What is your role on the NatSCA committee?
My main role over for the last four years has been organising our annual conferences at York, Bristol, Derby and Cambridge museums.
There’s a lot of work involved in putting the programme together and it’s a great team effort, along with our fantastic treasurer and the staff based at the various venues. I have found it very rewarding to see us expand our audience and develop our programme themes.
I am currently a member of the of the journal editorial board and NatSCA bursaries/grants sub-committee.
Job Title & Institution
Curator of the Herbarium: World Museum, National Museums Liverpool.
Tell us about your day job
I’m responsible for the care, management, display, interpretation and use of our herbarium and its associated collections, including plant models and illustrations.
I’m particularly interested in methods employed in the preparation and preservation of botanical collections. They can be amazingly beautiful fragile objects, but my job is also to keep them as accessible, workable tools in the study of botany.
My job also involves contributing to our venue development, acting as the lead curator for World Museum’s collection care and environmental monitoring.
Natural science collections are very popular with museum visitors. Why do you think this is?
People are fascinated by the natural world. Throughout history artists and scientists have tried to record and interpret the environment around them. Natural science collection displays provide the visitor with a ‘real’ connection to that world. Even in our accessible age of the internet, nothing beats seeing – or even handling – specimens first-hand. They definitely have the ‘wow factor’.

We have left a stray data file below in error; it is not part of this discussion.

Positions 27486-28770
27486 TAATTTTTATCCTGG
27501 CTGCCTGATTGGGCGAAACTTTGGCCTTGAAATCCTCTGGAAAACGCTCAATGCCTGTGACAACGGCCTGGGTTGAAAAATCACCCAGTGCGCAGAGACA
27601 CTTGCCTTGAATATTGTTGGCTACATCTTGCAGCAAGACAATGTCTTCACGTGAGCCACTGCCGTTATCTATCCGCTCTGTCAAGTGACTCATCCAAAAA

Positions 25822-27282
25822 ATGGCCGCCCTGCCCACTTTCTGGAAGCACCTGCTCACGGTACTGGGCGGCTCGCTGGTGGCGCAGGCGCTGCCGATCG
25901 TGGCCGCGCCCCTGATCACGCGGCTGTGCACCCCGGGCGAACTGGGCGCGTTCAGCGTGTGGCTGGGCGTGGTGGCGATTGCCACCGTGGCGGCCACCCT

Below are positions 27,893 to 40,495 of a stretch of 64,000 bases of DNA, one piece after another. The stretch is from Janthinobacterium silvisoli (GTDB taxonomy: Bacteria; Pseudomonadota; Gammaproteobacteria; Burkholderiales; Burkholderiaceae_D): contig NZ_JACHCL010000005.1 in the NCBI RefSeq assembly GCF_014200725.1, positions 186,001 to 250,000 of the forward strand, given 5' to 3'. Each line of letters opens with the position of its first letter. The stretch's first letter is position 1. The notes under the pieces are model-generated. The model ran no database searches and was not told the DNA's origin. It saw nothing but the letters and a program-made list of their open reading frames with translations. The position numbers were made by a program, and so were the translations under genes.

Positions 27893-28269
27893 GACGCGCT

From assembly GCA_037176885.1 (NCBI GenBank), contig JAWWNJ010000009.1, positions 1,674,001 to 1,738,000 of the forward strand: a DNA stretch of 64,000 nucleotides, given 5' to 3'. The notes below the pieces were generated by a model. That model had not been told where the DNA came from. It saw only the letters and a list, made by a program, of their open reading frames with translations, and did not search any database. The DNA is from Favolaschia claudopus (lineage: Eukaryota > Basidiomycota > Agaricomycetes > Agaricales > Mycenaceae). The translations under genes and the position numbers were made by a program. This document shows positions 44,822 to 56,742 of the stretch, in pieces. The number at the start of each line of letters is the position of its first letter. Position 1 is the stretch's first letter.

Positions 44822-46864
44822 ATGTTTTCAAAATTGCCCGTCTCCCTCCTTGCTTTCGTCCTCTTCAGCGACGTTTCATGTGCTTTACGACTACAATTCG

What do you think are the biggest challenges facing natural science collections right now?
Winning the argument to retain and increase dedicated natural science posts, along with their associated expertise, by demonstrating the relevance of our collections to funders.
NatSCA works hard on supporting this argument and provides advocacy for our collections and the staff that work with them.
What do you love most about working with natural science collections?
I’d say no two days are the same, and even after 25 years, I’m still discovering new things about the collection I work with – be it within an unopened box or through the eyes of a visiting researcher. Through the collections I also get to meet fascinating people who are passionate about their subject. However there are many routine duties, e.g. ordering, labelling and imaging, that I find strangely calming.
It’s always felt a great privilege to be a custodian of these collections, and I enjoy talking about my job and the collections I work with – often opening people’s eyes to not only the intricate richness of our specimens, but their significance and the role they play.
Over the years I have been fortunate to visit many collections and I don’t think I’ll ever tire of being ‘behind-the scenes’ of the museum.
What would your career be in an alternate universe without museums?
Working in a museum can sometimes feel like an alternative universe!
What is your favourite museum, and why? (It can be anywhere in the world, and doesn’t have to be natural science-related!)
I love the Muséum National d’Histoire Naturelle in Paris. It’s made up of a number of buildings all housed within the beautiful Jardin des Plantes.
The Gallery of Evolution is stunning with 7,000 specimens jam-packed into one giant hall – large specimens are easy to view in the ‘parade’ of mammals and smaller intricate specimens are beautifully displayed thanks to clever use of lighting and glass.
A few years ago, I was fortunate to work in the museum’s historical herbarium as part of the EU Lifelong Learning – Daubenton Project. What an amazing collection! It was an experience I will never forget.